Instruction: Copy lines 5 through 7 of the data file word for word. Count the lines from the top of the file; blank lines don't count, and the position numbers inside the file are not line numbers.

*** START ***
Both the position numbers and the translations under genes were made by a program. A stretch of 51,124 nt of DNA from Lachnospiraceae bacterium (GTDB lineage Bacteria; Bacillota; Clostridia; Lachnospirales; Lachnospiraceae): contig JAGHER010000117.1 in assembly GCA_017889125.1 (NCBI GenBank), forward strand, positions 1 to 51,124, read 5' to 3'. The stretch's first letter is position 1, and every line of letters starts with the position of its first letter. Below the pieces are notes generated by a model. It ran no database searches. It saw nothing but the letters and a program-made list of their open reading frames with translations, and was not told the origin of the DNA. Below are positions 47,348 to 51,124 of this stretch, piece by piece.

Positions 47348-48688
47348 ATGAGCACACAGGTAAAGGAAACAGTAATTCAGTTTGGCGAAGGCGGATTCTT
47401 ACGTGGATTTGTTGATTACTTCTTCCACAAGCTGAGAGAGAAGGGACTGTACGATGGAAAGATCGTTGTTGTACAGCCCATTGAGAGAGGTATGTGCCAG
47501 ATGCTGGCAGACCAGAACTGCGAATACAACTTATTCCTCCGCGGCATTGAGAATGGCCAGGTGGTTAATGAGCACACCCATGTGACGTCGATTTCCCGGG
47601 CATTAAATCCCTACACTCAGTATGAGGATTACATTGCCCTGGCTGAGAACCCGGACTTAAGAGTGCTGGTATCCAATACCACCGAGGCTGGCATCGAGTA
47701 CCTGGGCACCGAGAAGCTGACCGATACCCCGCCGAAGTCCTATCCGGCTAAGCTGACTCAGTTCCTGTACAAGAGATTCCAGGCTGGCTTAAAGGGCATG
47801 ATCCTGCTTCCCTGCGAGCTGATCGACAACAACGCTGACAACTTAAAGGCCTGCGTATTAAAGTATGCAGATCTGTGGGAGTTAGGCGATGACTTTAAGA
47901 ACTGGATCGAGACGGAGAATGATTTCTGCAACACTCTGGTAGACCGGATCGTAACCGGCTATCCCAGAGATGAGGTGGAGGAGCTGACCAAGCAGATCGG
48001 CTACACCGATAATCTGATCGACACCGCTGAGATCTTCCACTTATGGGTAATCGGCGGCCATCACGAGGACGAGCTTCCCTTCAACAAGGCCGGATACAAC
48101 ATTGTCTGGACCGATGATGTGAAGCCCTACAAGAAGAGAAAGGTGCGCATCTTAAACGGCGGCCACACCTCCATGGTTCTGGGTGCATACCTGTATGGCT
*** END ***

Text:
47501 ATGCTGGCAGACCAGAACTGCGAATACAACTTATTCCTCCGCGGCATTGAGAATGGCCAGGTGGTTAATGAGCACACCCATGTGACGTCGATTTCCCGGG
47601 CATTAAATCCCTACACTCAGTATGAGGATTACATTGCCCTGGCTGAGAACCCGGACTTAAGAGTGCTGGTATCCAATACCACCGAGGCTGGCATCGAGTA
47701 CCTGGGCACCGAGAAGCTGACCGATACCCCGCCGAAGTCCTATCCGGCTAAGCTGACTCAGTTCCTGTACAAGAGATTCCAGGCTGGCTTAAAGGGCATG